I was quite surprised by a posting I saw on Flickr.com by Brian Solis and Jess3. It was a poster titled “The Conversation Prism” that breaks down every current social media network into various categories. The thing is massive. Check it out.
It would take a full day just to investigate every site listed there, and that’s why it is important to choose carefully the right social networks to be involved with. Each network has its own pulse, purpose and body of users. That’s why Janet Fouts writes in Social Media Success!, “You’re going to want to identify where people are talking about the topics you are interested in, what types of networks they are using and where the biggest concentration of interest is.” (Fouts, 2009, p 37). This way, a designer can join a discussion that is already underway, to glean information from it, or add value to it.
As far as social media being able to help a designer, one of the best helps I’ve found is to follow and listen to many professional designers and organizations who are far more skilled and knowledgeable than I am. This allows me to partake of their collective knowledge of design, and get different points of view on every aspect of design. By using a service like Twitter to listen in to what industry professionals are talking about and doing, I’m gaining a first-class education in my off hours – almost like an internship. After all, there’s much to learn. Some designers have dedicated years of their lives to only typography, or book cover design (like some of the new AIGA Medalists (Lynda.com, 2010)). These designers have a wealth of knowledge that, if freely given through links on Twitter, other designers can benefit a lot from.
For companies, I think the main goal of social media is to connect with their users, so they can improve their products and services. Janet Fouts gives this example:
Several cases have been reported of Southwest Air and Jet Blu where someone was standing in line, late for their gate at the airport and complaining on Twitter. Someone who was listening for the airline on Twitter caught it in real time, contacted the ticket counter and resolved the situation on the spot…People beginning to actually expect this kind of service, and if you don’t provide it they’re going to look for someone who does. (Fouts, 2009, p 41).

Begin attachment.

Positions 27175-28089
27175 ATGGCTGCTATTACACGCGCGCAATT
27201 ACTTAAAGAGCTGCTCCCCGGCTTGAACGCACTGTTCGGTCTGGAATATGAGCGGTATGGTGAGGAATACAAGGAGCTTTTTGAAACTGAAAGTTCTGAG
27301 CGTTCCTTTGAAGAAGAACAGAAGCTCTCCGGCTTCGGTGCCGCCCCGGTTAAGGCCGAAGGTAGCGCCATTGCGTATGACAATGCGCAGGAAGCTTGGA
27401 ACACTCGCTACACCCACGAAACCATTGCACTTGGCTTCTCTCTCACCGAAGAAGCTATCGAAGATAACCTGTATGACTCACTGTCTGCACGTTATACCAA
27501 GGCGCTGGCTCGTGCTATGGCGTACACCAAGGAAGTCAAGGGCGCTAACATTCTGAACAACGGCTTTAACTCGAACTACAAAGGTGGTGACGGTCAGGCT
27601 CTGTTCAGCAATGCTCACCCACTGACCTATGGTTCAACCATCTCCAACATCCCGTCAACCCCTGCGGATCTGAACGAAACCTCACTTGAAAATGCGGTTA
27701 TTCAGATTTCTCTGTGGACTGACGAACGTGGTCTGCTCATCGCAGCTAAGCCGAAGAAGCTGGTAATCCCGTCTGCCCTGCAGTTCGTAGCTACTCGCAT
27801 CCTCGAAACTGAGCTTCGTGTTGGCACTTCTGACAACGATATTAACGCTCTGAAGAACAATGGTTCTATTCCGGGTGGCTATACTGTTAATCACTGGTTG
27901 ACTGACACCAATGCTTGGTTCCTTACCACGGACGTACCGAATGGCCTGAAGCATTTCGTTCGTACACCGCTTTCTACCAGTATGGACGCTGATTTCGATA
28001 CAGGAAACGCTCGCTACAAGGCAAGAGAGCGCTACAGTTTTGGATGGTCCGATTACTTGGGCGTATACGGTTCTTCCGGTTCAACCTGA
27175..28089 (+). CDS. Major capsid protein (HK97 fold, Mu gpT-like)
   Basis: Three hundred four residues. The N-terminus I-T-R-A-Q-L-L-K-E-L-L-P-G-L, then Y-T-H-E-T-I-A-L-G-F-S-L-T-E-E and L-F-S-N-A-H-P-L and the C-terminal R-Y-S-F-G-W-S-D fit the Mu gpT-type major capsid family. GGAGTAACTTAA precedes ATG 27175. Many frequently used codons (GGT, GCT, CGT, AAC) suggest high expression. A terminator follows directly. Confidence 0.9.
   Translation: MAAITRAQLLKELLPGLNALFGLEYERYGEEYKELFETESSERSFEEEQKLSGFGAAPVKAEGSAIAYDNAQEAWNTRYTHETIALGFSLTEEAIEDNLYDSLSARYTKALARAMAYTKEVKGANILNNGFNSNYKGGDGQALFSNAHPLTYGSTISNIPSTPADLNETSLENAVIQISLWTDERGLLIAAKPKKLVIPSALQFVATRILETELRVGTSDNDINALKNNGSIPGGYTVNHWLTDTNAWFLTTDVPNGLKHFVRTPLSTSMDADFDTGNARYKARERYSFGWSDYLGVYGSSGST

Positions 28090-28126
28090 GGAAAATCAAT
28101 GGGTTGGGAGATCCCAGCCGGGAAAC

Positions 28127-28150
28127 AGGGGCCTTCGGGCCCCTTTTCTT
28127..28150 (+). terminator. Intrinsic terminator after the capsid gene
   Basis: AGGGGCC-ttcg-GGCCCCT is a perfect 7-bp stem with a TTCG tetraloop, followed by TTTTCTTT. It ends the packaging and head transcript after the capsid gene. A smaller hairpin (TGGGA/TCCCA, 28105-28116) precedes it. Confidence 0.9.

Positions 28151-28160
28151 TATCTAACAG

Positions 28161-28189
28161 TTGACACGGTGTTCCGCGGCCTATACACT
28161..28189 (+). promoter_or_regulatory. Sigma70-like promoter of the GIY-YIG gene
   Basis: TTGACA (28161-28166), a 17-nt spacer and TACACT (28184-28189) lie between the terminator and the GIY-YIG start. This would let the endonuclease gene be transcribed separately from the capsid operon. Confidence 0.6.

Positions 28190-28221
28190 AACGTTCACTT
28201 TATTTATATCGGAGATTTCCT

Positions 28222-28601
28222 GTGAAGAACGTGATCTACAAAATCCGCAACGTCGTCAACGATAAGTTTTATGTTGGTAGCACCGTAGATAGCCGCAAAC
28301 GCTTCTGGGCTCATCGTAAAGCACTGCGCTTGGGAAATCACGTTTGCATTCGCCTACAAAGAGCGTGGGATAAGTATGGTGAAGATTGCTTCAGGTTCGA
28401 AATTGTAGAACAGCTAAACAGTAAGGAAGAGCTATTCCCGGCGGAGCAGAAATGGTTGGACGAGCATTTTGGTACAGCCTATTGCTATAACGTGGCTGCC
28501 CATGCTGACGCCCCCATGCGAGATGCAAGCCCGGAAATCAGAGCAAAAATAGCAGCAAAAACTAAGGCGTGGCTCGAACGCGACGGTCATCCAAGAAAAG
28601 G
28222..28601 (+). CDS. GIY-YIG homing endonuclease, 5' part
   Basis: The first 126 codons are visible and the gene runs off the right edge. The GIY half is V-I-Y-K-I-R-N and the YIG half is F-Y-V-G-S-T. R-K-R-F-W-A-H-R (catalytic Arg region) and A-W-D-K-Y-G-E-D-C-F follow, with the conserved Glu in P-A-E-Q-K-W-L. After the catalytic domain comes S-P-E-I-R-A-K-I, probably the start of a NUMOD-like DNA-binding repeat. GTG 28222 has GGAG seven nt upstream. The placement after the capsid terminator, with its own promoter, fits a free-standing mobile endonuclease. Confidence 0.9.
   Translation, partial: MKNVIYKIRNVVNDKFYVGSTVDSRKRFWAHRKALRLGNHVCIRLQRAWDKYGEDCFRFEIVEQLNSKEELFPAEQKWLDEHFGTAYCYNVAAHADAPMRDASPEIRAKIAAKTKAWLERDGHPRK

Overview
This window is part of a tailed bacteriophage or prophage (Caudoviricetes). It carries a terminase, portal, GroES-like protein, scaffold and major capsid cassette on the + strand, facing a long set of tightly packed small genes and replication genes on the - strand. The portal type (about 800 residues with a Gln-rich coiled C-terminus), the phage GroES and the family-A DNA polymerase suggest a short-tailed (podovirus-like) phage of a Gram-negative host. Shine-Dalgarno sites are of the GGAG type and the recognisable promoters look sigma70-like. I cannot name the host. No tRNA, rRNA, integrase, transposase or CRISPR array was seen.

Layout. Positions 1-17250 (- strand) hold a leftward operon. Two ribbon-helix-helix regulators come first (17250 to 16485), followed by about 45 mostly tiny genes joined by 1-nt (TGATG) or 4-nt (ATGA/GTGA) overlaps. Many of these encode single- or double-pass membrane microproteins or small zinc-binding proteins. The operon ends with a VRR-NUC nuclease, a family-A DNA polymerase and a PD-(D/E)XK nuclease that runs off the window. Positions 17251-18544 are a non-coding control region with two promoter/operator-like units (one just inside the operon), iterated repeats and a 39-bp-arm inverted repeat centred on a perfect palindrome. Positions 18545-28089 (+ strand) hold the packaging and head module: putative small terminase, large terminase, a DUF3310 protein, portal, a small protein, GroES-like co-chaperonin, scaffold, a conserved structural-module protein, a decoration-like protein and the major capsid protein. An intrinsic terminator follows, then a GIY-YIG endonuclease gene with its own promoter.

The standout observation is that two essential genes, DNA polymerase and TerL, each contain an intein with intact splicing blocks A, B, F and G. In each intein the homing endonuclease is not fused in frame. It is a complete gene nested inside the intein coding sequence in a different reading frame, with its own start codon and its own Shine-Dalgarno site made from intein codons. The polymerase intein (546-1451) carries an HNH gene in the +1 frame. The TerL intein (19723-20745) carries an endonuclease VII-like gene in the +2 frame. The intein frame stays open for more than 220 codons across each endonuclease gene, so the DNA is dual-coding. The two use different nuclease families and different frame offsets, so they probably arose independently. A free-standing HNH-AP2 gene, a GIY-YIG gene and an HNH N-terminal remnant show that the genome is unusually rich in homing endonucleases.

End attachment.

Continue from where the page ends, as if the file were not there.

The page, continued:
This kind of active listening on Twitter, and other kinds of active engagement with users through other social media avenues, will greatly improve all aspects of consumer life. Companies will once again have to compete with each other to provide the best service in order to stay competitive, and customers will reap the rewards of companies who remember to serve them, rather than just make a profit. After all, quality products and customer service pave the road to profit.
For non-profits, Fouts writes:
Social media channels are perfect for grassroots organizers to quickly create buzz and find their following…One of the most powerful things about social media networks is how easy it is to get into a conversation…Is this the future for non-profits? I Think it will be. Raising awareness of a cause is a significant aspect of the mission of most non-profits and that aspect can be as much as 25-30% of their administrative costs…Social media allows organizations to leverage the networks of their supporters to reach much further than by traditional means. (Fout, 2009, p 125-128).
For non-profits, leveraging their networks of followers to influence their followers will help spread the non-profit’s message like wild-fire. Word-of-mouth, user-to-user interaction always works faster and more efficiently than traditional marketing posters, flyers, or mailings. For non-profits, social media could completely turn around their whole organization.
What about you?
Do you have any more ideas about the benefits of social media and social networking? What kinds of benefits have you experienced? What do you love or hate about social media? What do you want to see improved? Any visions for the future?
Fouts, Janet. (2009). Social Media Success! Silicon Valley, CA, USA: HappyAbout.
Lynda.com. (2010, May 21). lynda.com Presents: AIGA. Video retrieved on May 24, 2010 from http://www.lynda.com/home/DisplayCourse.aspx?lpk2=56535